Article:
Harlem Math Teacher Who Paid Students to Dismantle Fireworks and Store Explosive Powder Sentenced - NBC New York

Chief Investigative Reporter Jonathan Dienst on crime, corruption and terrorism.

Harlem Math Teacher Who Paid Students to Dismantle Fireworks and Store Explosive Powder Sentenced

The judge cited these "dangerous times" as the reason he nearly doubled the federal sentencing guidelines when he handed down the six-year term

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    NEWSLETTERS

    Bronx Brothers Plead Guilty in Bomb Plot

    A former New York City teacher and his brother have struck a deal in which they admitted to gathering materials for a bomb.

    (Published Monday, Nov. 26, 2018)

    What to Know

    • A Harlem math teacher who paid students to dismantle fireworks and store the explosive powder was sentenced to nearly six years in prison

    • The judge cited these "dangerous times" when schools and places of worship must guard against violence as part of his sentencing

    • Prosecutors said the teacher and a brother who awaits sentencing stored a cache of dangerous materials in a Bronx apartment

    A Harlem math teacher who paid students to dismantle fireworks and store the explosive powder was sentenced to nearly six years in prison Wednesday by a judge who cited these "dangerous times" when schools and places of worship must guard against violence.

    U.S. District Judge Richard M. Berman nearly doubled the three-to-four years called for by federal sentencing guidelines when he sentenced Christian Toro to five years and 10 months in prison.

    Toro, 28, pleaded guilty in November to unlawfully manufacturing and aiding the construction of a destructive device and distributing explosive materials to a minor.

    "These are dangerous times," Berman said as he explained his decision to comply with prosecutors' request that he go above the recommended sentencing guidelines range.

    Agents Arrest Twins Over Alleged Bomb Making Plot in NYC

    [NY] Agents Arrest Twins Over Alleged Bomb Making Plot in NYC

    A former teacher at a Harlem charter school stockpiled bomb-making materials and paid students to break down fireworks to extract gunpowder for the explosives, authorities say. Michael George reports.

    (Published Friday, Feb. 16, 2018)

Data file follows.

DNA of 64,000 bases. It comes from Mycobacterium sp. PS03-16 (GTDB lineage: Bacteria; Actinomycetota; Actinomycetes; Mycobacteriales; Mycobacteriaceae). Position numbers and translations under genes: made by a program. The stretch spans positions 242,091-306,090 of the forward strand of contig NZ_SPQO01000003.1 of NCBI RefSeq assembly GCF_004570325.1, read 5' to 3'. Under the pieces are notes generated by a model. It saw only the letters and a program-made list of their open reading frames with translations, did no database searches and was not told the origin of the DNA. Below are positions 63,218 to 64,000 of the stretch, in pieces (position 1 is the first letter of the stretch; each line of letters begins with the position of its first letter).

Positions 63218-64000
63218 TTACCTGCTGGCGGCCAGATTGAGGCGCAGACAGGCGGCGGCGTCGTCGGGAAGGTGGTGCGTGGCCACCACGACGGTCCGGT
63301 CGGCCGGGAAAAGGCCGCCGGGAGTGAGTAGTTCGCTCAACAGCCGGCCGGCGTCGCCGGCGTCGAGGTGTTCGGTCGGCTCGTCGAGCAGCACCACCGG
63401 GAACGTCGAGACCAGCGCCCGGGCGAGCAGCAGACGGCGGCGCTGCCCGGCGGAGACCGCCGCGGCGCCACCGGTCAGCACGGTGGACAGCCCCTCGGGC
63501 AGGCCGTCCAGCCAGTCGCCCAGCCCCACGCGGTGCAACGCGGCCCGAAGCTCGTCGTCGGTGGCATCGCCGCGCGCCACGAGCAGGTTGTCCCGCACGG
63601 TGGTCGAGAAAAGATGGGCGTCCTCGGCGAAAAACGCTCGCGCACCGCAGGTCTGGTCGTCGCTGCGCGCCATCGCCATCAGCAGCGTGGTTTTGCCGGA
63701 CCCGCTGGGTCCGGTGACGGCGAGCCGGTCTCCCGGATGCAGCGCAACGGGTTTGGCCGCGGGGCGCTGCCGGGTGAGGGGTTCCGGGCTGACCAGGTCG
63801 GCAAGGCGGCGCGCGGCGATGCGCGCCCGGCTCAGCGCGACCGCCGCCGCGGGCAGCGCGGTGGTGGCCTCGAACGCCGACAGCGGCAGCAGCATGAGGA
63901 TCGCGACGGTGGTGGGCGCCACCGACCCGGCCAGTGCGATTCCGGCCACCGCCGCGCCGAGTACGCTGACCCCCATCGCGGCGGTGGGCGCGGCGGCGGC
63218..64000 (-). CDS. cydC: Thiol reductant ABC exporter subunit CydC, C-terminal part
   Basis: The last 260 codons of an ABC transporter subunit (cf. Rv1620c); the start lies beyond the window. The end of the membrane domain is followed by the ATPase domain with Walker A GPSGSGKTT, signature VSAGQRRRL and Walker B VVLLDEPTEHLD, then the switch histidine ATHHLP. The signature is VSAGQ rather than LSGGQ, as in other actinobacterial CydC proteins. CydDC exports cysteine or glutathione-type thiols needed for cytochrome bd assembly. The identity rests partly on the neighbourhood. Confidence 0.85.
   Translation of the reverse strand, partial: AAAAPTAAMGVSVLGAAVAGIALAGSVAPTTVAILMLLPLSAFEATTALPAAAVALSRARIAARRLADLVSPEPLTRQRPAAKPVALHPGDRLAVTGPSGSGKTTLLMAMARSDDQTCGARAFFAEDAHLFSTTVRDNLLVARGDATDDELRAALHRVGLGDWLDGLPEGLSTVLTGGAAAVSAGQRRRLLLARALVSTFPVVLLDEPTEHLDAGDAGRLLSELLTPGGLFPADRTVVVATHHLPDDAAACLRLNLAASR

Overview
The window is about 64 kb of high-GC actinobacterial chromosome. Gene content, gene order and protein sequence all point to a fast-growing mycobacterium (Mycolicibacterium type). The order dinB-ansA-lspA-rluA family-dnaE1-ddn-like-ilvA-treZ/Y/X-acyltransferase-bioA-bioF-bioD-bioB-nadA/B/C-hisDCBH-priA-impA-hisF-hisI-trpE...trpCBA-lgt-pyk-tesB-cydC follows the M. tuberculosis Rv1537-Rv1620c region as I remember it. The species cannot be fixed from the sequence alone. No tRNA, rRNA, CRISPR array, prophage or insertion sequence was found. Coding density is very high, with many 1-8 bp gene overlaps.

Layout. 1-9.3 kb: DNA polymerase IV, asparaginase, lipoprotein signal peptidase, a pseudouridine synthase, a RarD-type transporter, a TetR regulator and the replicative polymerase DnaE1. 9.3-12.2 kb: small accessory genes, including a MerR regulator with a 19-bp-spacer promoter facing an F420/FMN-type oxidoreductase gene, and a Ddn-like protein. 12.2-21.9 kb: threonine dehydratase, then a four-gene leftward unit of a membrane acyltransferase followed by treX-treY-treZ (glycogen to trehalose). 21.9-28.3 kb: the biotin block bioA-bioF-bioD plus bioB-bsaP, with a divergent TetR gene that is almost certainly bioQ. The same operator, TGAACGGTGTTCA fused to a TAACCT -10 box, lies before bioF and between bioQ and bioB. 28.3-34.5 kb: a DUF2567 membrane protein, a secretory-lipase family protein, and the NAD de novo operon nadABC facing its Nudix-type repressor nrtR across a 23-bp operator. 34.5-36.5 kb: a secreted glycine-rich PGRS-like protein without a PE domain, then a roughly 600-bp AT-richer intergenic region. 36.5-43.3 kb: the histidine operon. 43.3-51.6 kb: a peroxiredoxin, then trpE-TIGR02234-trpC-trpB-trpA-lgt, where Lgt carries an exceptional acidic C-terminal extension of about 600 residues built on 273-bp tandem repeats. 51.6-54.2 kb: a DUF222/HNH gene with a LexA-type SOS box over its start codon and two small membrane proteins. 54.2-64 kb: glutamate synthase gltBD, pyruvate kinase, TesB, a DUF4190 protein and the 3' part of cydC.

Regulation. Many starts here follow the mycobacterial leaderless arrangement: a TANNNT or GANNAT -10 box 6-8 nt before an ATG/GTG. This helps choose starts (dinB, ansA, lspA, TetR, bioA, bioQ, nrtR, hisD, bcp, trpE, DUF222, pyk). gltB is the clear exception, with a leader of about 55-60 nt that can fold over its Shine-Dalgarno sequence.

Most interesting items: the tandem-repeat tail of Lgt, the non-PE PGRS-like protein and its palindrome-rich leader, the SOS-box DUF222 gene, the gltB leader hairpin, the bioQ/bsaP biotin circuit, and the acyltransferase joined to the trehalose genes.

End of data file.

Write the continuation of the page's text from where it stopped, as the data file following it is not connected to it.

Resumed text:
He cited "attacks upon our society and our way of life, including attacks against schools, for example, or against synagogues or mosques or churches."

    Berman said the violence has included "attacks against our everyday routines and our everyday way of life" and urged people in positions of authority to make sure they are positive influences on children.

    He added that it was "past the time for all of us to wake up and to stop accepting inappropriate behaviors as normative or just the way things are."

    Neighbors Stunned Over Explosives Arrest of NYC Brothers

    [NY] Neighbors, Friends Stunned Over Explosives Arrest of NYC Brothers

    Christian Toro and his brother, Tyler Toro, were arrested by the FBI after authorities found a bomb-making manual on the teacher's school-issued laptop. Ray Villeda reports.

    (Published Friday, Feb. 16, 2018)

    Prosecutors said Toro and a brother who awaits sentencing stored a cache of dangerous materials in a Bronx apartment, and Toro paid at least two students to break apart commercial fireworks and store their explosive powder in containers.

    They said the powder and other explosive materials, enough to construct a bomb, were found after a student Toro was having sex with called in a bomb threat to her school.

    In court papers, Toro's lawyer requested leniency, saying Toro has expressed "sincere shame and remorse" and is now "clean and sober and rehabilitated."

    Berman said that Toro, who has already been incarcerated 15 months, must serve the federal sentence in addition to any time he eventually serves anywhere else.

    Prosecutors noted in their sentencing submission that he has been charged with statutory rape and related charges based on his relationship with the student.

    They rejected his lawyer's argument that Toro was engaged in solitary exploration to satisfy his "misplaced curiosity."

    They said his actions "suggests that the defendant intended to elicit fear with his actions."

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